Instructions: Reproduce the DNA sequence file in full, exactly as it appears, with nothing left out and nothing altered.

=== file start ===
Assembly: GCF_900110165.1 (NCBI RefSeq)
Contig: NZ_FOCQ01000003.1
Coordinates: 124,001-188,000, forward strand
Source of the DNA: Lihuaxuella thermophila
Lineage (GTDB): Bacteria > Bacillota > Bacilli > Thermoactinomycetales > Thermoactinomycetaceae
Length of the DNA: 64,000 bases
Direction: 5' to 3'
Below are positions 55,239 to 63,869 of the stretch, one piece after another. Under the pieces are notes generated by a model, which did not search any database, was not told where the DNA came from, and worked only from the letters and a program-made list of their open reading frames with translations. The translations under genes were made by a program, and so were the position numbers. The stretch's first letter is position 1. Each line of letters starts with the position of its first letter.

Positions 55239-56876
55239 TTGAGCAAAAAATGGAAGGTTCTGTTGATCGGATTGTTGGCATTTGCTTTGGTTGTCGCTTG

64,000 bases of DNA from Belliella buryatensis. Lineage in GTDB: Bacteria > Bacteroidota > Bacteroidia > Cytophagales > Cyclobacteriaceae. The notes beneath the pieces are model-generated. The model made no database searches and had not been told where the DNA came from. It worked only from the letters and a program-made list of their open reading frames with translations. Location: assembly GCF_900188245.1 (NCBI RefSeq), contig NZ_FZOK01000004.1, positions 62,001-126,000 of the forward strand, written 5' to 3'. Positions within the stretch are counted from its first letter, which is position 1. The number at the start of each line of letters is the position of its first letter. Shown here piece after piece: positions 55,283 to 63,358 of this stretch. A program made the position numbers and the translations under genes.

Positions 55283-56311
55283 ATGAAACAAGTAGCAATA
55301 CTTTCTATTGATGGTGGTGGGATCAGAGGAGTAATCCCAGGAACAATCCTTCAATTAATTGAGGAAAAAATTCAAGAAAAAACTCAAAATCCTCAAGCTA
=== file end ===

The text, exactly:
Assembly: GCF_900110165.1 (NCBI RefSeq)
Contig: NZ_FOCQ01000003.1
Coordinates: 124,001-188,000, forward strand
Source of the DNA: Lihuaxuella thermophila
Lineage (GTDB): Bacteria > Bacillota > Bacilli > Thermoactinomycetales > Thermoactinomycetaceae
Length of the DNA: 64,000 bases
Direction: 5' to 3'
Below are positions 55,239 to 63,869 of the stretch, one piece after another. Under the pieces are notes generated by a model, which did not search any database, was not told where the DNA came from, and worked only from the letters and a program-made list of their open reading frames with translations. The translations under genes were made by a program, and so were the position numbers. The stretch's first letter is position 1. Each line of letters starts with the position of its first letter.

Positions 55239-56876
55239 TTGAGCAAAAAATGGAAGGTTCTGTTGATCGGATTGTTGGCATTTGCTTTGGTTGTCGCTTG

64,000 bases of DNA from Belliella buryatensis. Lineage in GTDB: Bacteria > Bacteroidota > Bacteroidia > Cytophagales > Cyclobacteriaceae. The notes beneath the pieces are model-generated. The model made no database searches and had not been told where the DNA came from. It worked only from the letters and a program-made list of their open reading frames with translations. Location: assembly GCF_900188245.1 (NCBI RefSeq), contig NZ_FZOK01000004.1, positions 62,001-126,000 of the forward strand, written 5' to 3'. Positions within the stretch are counted from its first letter, which is position 1. The number at the start of each line of letters is the position of its first letter. Shown here piece after piece: positions 55,283 to 63,358 of this stretch. A program made the position numbers and the translations under genes.

Positions 55283-56311
55283 ATGAAACAAGTAGCAATA
55301 CTTTCTATTGATGGTGGTGGGATCAGAGGAGTAATCCCAGGAACAATCCTTCAATTAATTGAGGAAAAAATTCAAGAAAAAACTCAAAATCCTCAAGCTA